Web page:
New research shows that when most people communicate via e-mail, they’re not thinking about how the other person will process the informa-tion, but are communicating egocentrically.
According to the article, “Think your e-mails are clear? Maybe not,” by Joh-nathan Silverstein on the ABC News website, egocentric means that people are approaching an e-mail purely from their own viewpoint, and not that of the recipient.

Justin Kruger, an associate professor at NYU and Nicholas Eply, an associ-ate professor at the University of Chicago, are the authors of a paper on the subject recently published in the Journal of Personality and Social Psychol-ogy that says people are not as good at expressing themselves and their emotions via e-mail as they think they are. The world of e-mail communica-tions is chock full of horror stories of misunderstandings and miscommuni-cations. According to Kruger, it’s hard for most people to get beyond their own perspectives and realize how impoverished our communications can be for the recipient.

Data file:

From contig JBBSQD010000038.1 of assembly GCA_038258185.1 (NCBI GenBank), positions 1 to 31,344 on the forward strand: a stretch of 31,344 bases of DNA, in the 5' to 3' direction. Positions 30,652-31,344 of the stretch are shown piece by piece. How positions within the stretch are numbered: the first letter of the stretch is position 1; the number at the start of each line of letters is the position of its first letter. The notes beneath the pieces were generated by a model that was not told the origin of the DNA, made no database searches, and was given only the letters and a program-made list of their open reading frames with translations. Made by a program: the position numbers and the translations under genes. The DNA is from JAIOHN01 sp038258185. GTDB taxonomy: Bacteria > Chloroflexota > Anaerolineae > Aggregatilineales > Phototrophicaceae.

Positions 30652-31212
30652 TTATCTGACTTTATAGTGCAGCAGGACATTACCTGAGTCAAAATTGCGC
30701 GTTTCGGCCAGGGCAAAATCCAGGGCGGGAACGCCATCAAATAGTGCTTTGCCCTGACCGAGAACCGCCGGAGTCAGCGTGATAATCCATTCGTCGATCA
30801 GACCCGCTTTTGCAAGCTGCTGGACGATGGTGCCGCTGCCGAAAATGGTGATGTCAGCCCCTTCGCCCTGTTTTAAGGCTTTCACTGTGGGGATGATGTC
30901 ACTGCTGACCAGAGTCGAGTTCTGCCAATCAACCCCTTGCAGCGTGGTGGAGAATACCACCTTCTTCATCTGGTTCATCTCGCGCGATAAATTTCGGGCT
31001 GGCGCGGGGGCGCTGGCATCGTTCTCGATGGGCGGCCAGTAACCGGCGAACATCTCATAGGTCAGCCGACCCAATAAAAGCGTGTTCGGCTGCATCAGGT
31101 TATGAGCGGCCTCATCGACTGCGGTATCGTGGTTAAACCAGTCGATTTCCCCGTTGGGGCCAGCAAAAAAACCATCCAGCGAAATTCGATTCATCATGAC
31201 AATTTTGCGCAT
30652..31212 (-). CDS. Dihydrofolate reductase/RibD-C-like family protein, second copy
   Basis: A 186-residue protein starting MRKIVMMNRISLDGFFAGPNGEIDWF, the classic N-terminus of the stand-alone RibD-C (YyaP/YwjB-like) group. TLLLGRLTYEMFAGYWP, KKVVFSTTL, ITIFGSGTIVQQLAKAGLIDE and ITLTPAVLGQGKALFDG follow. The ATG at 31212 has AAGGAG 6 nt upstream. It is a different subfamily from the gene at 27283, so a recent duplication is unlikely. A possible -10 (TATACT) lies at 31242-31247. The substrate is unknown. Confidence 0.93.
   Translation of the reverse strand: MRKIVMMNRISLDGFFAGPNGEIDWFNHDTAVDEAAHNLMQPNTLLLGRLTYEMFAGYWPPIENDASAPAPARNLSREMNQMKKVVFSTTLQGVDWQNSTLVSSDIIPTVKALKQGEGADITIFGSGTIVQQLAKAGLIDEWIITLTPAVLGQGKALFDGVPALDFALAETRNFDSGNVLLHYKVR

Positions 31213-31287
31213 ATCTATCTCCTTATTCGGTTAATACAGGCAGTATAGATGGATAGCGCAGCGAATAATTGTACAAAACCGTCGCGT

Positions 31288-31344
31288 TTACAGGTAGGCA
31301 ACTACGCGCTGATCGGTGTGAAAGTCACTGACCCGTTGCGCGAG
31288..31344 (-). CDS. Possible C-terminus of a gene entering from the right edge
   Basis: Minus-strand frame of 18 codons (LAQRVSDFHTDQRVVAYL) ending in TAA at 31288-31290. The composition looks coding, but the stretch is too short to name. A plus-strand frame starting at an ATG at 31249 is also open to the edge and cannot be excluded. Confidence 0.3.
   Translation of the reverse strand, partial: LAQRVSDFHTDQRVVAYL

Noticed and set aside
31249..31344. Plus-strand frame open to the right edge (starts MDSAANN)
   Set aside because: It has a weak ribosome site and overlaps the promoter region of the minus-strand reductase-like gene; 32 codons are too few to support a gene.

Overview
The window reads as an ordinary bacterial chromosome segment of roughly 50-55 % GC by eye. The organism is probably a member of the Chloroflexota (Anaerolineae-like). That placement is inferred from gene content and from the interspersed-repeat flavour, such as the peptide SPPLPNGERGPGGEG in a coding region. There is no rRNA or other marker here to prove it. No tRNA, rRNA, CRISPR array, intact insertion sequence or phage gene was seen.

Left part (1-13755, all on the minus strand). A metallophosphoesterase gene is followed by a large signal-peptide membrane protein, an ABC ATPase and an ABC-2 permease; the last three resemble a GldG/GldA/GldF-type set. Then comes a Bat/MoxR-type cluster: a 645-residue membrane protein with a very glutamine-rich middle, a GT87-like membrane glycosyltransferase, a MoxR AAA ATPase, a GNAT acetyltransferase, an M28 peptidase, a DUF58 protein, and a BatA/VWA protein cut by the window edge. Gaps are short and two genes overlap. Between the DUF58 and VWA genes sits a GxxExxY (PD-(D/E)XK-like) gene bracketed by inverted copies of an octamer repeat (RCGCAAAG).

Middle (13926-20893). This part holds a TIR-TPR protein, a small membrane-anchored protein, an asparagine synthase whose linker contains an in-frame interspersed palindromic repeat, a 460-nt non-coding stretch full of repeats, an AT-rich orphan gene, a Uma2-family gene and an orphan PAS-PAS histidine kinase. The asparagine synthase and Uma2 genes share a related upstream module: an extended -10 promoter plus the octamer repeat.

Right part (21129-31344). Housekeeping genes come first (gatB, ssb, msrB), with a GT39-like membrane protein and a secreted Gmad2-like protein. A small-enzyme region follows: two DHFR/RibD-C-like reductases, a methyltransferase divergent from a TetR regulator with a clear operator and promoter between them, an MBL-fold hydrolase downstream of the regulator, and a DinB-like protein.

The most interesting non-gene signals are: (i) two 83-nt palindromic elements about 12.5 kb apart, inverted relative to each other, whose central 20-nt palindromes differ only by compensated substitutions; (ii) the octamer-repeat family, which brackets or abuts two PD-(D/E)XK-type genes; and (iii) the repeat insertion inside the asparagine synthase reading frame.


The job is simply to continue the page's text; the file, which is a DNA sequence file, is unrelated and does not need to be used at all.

So, the next time you send an e-mail, take a moment to stop and think about how it might come across to the other person.
Additionally, when you receive a harsh-sounding e-mail, don’t jump to the conclusion that the sender is angry or being hurtful. They might just have an “egocentric” style of communication!